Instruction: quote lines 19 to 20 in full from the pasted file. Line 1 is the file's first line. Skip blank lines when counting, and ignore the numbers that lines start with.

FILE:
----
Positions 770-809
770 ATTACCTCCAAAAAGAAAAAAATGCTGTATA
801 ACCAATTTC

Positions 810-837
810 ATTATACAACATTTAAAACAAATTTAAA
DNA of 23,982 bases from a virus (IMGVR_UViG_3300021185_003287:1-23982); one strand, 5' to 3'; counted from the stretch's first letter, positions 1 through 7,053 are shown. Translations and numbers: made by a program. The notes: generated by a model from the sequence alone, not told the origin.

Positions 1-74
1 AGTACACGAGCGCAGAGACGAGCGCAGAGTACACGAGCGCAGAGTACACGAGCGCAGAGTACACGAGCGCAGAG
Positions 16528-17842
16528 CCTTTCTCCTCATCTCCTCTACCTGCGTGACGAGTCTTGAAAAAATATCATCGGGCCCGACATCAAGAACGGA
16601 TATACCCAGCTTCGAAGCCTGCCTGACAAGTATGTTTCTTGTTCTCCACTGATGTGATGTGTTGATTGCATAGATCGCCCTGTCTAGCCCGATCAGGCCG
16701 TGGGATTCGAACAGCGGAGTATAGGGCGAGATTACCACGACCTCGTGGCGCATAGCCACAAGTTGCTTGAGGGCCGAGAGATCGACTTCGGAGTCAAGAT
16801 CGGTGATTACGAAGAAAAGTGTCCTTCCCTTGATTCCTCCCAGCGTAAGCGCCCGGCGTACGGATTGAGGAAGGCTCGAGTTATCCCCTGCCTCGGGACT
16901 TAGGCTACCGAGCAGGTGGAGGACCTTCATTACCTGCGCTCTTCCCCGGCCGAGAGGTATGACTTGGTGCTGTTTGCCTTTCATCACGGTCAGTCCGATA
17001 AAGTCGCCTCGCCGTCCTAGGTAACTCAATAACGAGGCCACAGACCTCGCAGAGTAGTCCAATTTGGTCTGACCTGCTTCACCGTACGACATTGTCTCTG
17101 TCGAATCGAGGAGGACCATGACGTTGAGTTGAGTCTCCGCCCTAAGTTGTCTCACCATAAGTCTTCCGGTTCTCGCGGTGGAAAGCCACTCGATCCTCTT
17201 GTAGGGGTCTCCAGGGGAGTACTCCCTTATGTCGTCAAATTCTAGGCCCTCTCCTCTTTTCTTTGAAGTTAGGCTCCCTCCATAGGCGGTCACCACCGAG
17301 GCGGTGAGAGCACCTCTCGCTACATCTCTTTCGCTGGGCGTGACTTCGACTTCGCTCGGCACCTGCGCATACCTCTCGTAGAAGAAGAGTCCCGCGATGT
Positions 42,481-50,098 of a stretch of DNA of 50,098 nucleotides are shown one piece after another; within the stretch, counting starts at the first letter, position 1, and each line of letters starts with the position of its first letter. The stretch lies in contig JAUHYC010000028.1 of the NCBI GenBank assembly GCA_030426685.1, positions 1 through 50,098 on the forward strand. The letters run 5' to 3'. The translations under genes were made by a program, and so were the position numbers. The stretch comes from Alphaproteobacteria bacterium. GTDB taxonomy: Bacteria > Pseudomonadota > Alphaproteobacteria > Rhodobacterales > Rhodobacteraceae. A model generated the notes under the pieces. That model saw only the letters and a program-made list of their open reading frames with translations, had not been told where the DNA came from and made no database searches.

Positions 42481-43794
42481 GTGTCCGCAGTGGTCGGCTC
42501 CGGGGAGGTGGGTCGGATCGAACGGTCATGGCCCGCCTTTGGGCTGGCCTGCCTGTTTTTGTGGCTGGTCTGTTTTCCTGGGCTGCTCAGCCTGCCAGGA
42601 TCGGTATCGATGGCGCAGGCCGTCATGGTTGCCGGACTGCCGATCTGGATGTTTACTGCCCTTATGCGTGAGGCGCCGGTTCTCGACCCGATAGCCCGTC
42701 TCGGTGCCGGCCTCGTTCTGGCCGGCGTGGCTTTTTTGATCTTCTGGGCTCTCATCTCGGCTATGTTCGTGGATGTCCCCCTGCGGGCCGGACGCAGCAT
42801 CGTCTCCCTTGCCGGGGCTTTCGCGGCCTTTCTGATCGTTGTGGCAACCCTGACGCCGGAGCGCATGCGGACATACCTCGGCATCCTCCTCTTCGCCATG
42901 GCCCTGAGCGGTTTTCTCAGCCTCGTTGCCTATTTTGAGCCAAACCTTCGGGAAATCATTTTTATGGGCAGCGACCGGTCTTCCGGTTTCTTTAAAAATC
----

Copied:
Positions 42,481-50,098 of a stretch of DNA of 50,098 nucleotides are shown one piece after another; within the stretch, counting starts at the first letter, position 1, and each line of letters starts with the position of its first letter. The stretch lies in contig JAUHYC010000028.1 of the NCBI GenBank assembly GCA_030426685.1, positions 1 through 50,098 on the forward strand. The letters run 5' to 3'. The translations under genes were made by a program, and so were the position numbers. The stretch comes from Alphaproteobacteria bacterium. GTDB taxonomy: Bacteria > Pseudomonadota > Alphaproteobacteria > Rhodobacterales > Rhodobacteraceae. A model generated the notes under the pieces. That model saw only the letters and a program-made list of their open reading frames with translations, had not been told where the DNA came from and made no database searches.

Positions 42481-43794